Do you notice how we entrepreneurs tend to be harder on ourselves than anyone around us? We’re the boss we’d never want to work for—we force ourselves to work long hours, we berate ourselves when we lose a client, and we never come up for air.
Excuse me: Wasn’t this whole “owning my own business” thing supposed to be fun? When did we move from doing something we truly loved to becoming our own taskmasters?
The endless slog to the top
Understandably, you’ll want to work hard when you’ve got a particularly challenging project going on, or if you’re close to winning a major client. But ask yourself: Do you back off after that period, or do you keep pushing yourself? The truth about entrepreneurship is that our efforts are often Sisyphean. We never quite achieve our goals, so we keep driving and driving, thinking one day we’ll actually reach the place where we can rest.
Honey, you will never get there. You’re too Type A. You reach one pinnacle and you’re ready to hike to the next. But I’m telling you right now that you need to be sweet to yourself. Otherwise, you’ll suffer burnout and stress, and that’s no good for anyone.
With that in mind, here are a few ways you can be better to your body, mind, and soul:
1. Divide your pie
Consider your life like a big ol’ lemon meringue pie (or apple if you prefer). If you slice it up, you can compartmentalize the different components of your life: work, relationships, leisure time, family. Often we let work consume us. We identify as entrepreneurs first and foremost, which means those other components get forsaken. If you divide your pie, you acknowledge that each area of your life is worth its own attention. Try not to let your work piece be bigger than a quarter of the entire pie.
Now enjoy a bite from each piece! When you’re done with work for the day, put your work slice back in the fridge; focus on your home slice (ha!). Don’t check work email. Don’t take work calls. Work will survive without you for 15 hours. Put all your attention on whatever slice is in front of you. Forget the others for the time being.
2. Move it
Join a gym. Walk with a friend. It doesn’t matter what you do. Just be active. I know how easy it is to put off exercise (“I need to finish that proposal instead of taking care of my body!”), but trust me: your business will benefit as well as your body.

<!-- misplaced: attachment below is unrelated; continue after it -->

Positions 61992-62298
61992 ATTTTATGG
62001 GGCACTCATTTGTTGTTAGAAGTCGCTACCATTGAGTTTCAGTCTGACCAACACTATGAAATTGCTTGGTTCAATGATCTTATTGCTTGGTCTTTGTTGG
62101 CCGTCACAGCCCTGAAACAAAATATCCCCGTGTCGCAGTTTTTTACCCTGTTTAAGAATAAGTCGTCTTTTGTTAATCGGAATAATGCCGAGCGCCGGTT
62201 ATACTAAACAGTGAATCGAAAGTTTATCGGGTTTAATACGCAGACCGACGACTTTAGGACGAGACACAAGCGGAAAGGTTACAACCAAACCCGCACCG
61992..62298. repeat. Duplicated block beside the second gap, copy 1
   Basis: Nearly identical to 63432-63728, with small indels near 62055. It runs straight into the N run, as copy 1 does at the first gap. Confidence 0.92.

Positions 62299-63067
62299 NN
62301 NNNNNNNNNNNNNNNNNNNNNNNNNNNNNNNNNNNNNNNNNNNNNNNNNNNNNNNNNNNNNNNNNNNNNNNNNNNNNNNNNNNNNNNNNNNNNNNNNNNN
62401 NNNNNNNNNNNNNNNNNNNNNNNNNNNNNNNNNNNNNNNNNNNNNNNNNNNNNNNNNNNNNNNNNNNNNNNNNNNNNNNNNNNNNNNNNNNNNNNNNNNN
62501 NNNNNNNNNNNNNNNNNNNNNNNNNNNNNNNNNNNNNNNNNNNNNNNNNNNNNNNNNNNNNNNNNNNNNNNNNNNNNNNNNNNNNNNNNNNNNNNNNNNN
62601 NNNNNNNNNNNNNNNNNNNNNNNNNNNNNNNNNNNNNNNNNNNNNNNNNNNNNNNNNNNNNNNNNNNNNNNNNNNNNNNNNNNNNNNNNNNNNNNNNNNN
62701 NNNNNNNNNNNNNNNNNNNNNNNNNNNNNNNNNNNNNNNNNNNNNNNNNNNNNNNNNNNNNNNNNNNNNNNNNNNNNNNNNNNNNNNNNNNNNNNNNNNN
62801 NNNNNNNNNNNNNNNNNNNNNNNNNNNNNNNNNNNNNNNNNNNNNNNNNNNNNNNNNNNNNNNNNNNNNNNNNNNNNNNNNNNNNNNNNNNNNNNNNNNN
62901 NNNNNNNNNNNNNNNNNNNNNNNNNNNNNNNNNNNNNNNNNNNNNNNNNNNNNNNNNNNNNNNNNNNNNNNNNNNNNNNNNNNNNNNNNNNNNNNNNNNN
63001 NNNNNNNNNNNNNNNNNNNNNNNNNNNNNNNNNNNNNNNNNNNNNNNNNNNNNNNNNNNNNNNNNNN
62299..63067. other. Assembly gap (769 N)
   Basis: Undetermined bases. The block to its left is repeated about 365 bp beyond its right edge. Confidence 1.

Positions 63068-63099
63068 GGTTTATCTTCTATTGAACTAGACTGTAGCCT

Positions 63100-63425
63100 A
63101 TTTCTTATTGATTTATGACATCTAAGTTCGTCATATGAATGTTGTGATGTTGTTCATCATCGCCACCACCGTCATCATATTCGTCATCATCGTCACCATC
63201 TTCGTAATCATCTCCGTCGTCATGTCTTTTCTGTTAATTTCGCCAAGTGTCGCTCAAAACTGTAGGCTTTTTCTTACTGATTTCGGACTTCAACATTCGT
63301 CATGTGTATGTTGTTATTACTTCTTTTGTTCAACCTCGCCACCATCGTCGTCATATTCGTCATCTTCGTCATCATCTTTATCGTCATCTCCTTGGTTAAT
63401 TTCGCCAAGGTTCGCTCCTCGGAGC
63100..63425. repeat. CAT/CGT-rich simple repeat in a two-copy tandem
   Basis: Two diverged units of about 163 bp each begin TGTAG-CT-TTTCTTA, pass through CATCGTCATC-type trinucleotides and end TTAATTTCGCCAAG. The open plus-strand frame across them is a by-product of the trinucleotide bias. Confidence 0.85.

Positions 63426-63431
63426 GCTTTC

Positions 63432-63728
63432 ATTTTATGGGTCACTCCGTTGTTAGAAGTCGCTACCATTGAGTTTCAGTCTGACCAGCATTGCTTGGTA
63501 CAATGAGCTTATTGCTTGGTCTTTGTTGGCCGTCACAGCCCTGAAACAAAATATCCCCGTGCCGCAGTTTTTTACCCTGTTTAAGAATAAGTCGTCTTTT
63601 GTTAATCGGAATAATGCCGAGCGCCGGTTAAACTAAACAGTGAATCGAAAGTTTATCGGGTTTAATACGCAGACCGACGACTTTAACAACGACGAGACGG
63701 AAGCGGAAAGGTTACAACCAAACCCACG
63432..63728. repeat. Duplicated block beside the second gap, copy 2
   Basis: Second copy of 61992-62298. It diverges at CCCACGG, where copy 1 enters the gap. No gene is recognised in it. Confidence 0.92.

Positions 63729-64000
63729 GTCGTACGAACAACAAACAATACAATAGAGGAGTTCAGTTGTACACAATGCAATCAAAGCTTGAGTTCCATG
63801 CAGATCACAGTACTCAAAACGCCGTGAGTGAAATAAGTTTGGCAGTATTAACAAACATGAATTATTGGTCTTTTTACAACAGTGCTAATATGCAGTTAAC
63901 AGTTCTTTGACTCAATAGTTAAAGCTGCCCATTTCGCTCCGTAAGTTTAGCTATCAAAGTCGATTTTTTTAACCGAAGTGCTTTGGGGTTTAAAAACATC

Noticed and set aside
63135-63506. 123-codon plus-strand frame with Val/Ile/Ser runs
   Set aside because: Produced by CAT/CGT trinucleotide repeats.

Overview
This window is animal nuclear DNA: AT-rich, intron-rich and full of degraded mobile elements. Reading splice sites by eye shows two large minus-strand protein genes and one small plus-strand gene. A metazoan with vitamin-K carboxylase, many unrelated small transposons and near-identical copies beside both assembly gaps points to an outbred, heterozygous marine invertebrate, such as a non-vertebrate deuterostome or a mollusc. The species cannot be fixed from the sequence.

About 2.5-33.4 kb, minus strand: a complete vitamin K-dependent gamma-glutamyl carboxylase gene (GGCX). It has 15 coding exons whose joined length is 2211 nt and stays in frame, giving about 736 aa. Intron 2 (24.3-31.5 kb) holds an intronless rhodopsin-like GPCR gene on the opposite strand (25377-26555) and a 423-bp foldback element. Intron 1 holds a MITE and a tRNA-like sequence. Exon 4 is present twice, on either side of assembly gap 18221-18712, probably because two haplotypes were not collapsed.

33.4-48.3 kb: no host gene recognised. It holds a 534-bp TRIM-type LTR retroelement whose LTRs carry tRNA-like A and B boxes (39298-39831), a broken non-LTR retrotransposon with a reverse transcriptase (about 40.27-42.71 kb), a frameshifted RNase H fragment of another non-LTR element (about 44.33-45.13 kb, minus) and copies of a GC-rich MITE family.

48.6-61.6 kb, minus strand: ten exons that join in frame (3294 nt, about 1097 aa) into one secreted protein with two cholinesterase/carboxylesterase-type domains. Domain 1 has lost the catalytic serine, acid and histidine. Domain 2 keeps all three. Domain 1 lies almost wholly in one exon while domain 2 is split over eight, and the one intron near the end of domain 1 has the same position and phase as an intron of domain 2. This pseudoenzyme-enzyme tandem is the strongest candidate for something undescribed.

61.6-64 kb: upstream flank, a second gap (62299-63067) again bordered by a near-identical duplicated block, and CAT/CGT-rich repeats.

There are gazillions of articles out there that tell you how exercise reduces stress and keeps you in tip-top shape, so I don’t need to rehash those points. But for the entrepreneur, exercise has other interesting side effects. Sometimes by simply being out of the office, you’re better able to problem solve and prioritize. You might be surprised at the genius ideas you can come up with on your morning jog.
3. Find one tiny thing
What makes you happy? For me, it’s curling up with a stack of books and reading one chapter before moving on to the next. Or taking a long, hot bath. There are so many simple pleasures in life. Pick just one. Then incorporate it into your world.
After a long day at work, walk your dog with your spouse. Go to your favorite sushi restaurant. Meditate. Whatever that thing that helps you forget about work, that brings you back to yourself, do it. It doesn’t have to be expensive or even take much time. Doing that tiny thing is a big declaration to yourself that you and your happiness matter.
4. Apologize to yourself
Like I said, sometimes we’re harder on ourselves than anyone. The next time you find yourself scolding yourself for a goof-up, pretend you are your own boss. You can be a better manager than that, can’t you? Instead, look at the situation from the outside. Maybe you made a mistake. That’s okay. You’re human. What can you learn from it?
Cut yourself some slack. If an employee made this mistake, how would you react? Probably not by calling her names. So do yourself the same kindness.
5. Step away
What would really happen if you left work early today? Would the sky fall? Would your clients get pissed and leave you? I’m guessing not. The same would be true if you took—gasp—a few days or even weeks off.
We like to think we’re more important than we actually are. I get it. But if you have staff, they can manage while you’re away rejuvenating. If you don’t, you can still make a plan so that work gets done before you take time off. Taking time off, even if it’s just a few hours, is essential for your mental well-being. So do it.
Let’s get back to being happy entrepreneurs, ones who remember why they decided to go down this path to begin with. That means being gentler to ourselves, putting ourselves first more often, and trusting that our businesses will be okay.